(The bill isn’t dead, by the way. The Government Operations Committee is still waiting to hear more substantively from the above-mentioned organizations, who are charged with negotiating with the MN Association of Townships to come up with some kind of consensus on how to close this loophole and/or address what were termed by committee members as abuses–yes, that’s right, abuses of the annexation process like that perpetrated in Ortonville.)
So, with the annexation decision of five out of the six parcels still in court (actually the parties have recently asked the judge not to rule) and potential state legislation that could remedy Ortonville Township’s plight, why would the township board do a deal for orderly annexation now?
Well, you have to go back to that 120 acres per owner per year law. You see, the City has already successfully annexed one parcel for Strata’s project–and that parcel is the core of the quarry footprint. Next year, the city can simply annex another one or two of the parcels (so long as they don’t go over the 120 acres rule–since Hedge is still deemed to be a beneficial owner of all of the parcels). In another year, another one or two parcels, and pretty soon the city and Strata have got it all anyhow.
And what does the township get in this scenario? Not a blessed thing.
On the other hand, orderly annexation, as you’ll recall, requires that all parties come to the table. And that gives the township the opportunity to get something instead of nothing.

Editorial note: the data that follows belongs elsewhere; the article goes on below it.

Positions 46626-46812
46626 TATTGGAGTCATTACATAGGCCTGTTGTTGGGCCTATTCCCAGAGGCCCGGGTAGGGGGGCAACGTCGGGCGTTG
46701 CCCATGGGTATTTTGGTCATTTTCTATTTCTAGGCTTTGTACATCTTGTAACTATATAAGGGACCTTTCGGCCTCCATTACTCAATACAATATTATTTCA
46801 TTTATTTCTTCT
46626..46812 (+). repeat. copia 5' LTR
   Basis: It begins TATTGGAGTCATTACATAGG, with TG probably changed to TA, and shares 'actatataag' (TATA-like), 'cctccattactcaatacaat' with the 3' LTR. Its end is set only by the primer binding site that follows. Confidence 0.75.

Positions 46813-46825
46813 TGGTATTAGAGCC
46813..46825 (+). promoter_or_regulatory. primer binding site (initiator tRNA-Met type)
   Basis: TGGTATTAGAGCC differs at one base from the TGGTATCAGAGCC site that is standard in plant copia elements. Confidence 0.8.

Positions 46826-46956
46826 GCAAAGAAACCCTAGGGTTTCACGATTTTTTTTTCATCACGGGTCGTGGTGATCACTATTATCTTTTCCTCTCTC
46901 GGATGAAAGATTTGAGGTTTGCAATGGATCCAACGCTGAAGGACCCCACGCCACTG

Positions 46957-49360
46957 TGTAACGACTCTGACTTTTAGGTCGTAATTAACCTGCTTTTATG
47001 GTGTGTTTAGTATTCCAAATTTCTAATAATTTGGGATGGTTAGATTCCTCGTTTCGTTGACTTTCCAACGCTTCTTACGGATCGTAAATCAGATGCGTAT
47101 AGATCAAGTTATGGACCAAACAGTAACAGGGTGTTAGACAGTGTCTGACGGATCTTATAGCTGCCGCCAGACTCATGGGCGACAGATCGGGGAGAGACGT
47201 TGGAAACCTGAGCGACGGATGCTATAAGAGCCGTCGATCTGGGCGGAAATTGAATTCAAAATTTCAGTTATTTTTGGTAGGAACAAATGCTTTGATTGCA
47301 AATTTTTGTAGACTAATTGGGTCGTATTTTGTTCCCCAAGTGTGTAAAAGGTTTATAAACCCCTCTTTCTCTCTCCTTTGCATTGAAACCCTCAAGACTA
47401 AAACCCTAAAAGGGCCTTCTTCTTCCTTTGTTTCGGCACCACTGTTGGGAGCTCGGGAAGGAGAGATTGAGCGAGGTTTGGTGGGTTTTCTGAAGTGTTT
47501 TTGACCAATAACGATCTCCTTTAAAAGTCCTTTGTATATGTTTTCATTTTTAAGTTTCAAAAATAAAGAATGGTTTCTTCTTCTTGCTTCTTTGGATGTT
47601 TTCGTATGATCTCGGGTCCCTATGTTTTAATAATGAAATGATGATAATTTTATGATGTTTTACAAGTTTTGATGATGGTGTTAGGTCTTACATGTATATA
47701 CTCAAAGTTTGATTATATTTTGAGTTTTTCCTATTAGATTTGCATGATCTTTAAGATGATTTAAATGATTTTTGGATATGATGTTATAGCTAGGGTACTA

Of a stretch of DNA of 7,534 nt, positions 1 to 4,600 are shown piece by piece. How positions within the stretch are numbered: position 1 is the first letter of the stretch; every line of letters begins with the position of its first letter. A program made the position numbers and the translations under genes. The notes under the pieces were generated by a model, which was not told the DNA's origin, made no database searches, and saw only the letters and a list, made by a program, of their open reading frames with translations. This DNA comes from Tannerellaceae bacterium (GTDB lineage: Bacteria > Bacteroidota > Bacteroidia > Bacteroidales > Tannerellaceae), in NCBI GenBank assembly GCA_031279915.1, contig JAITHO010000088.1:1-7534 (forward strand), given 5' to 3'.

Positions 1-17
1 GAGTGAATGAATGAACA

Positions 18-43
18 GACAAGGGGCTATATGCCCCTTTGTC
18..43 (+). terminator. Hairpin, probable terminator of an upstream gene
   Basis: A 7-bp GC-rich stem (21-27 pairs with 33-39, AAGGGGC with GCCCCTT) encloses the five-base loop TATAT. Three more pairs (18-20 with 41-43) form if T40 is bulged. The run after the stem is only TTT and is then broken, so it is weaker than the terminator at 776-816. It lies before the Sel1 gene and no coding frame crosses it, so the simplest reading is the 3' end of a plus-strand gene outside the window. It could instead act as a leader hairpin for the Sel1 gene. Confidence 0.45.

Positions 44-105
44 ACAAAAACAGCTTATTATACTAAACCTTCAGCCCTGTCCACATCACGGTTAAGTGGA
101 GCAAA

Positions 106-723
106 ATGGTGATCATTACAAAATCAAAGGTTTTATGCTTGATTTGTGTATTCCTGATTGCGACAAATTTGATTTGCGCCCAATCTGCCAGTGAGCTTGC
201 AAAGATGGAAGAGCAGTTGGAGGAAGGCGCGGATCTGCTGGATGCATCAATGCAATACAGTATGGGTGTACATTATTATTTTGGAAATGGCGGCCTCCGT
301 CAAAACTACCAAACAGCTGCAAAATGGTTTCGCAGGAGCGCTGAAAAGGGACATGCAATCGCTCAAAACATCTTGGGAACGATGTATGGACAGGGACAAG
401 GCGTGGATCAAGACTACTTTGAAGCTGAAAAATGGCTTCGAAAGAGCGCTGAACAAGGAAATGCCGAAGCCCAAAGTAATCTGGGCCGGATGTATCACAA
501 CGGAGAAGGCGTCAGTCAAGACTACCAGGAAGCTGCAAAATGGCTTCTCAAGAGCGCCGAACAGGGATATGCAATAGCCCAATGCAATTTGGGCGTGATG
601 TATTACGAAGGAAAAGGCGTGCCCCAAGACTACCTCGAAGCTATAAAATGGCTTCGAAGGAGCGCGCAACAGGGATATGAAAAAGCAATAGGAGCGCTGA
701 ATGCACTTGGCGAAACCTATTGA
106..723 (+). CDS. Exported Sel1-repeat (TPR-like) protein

And what of the legislation? These things move slowly, and as much as township residents might hope some remedy can be made, they are also cognizant of the oft-repeated mantra of those committee hearings: “Nothing can be done to help the situation in Ortonville now. The best we can do is to avoid similar abuses in the future.”
So, the choice for Ortonville Township is a losing one either way. They could have fought to the bitter end, which would more than likely have been bitter indeed, with nothing to show for their years of work and expense, or they could do a deal and get something. In organizing, we call that a strategic loss. It sucks; it ain’t what we wanted, but it ain’t nothing.
That is not to say there is no more role for citizen input, protest, and potentially even legal challenges from adjacent landowners, but the township board has fended this thing off as well and as long as they could. I’ve certainly seen their dedication in this nearly two years’ fight, and the idea that this is a happy resolution of all those past differences with Strata and Bill LaFond rings about as false as it comes.
There’s plenty more to this story, both in the documentation and in the stories from county residents who fought this fight. I want to give special thanks to Sally Jo Sorenson at Bluestem Prairie (and Big Stone Bolder)–many of the documents, stories, and testimony would never have been publicly available without her work.
Disclosure: Bluestem Prairie's publisher and editor Sally Jo Sorensen worked on contract providing social media services for Clean Up The River Environment's (CURE) Strata campaign from April through May 2012. Bluestem had gotten interested in the dispute during February and had posted about it prior to receiving the contract. Sorensen is currently working with the Stand For Food project. CURE is the fiscal partner for the broad coalition.
Photos: An early public hearing on the proposed Strata aggregate quarry project, at Clinton’s Memorial Building (above); signs outside a public hearing (middle); Screenshot of the Ortonville Independent (below).
If you enjoyed reading this post, consider giving a donation via snail mail (P.O. Box 108, Maynard MN 56260) or paypal: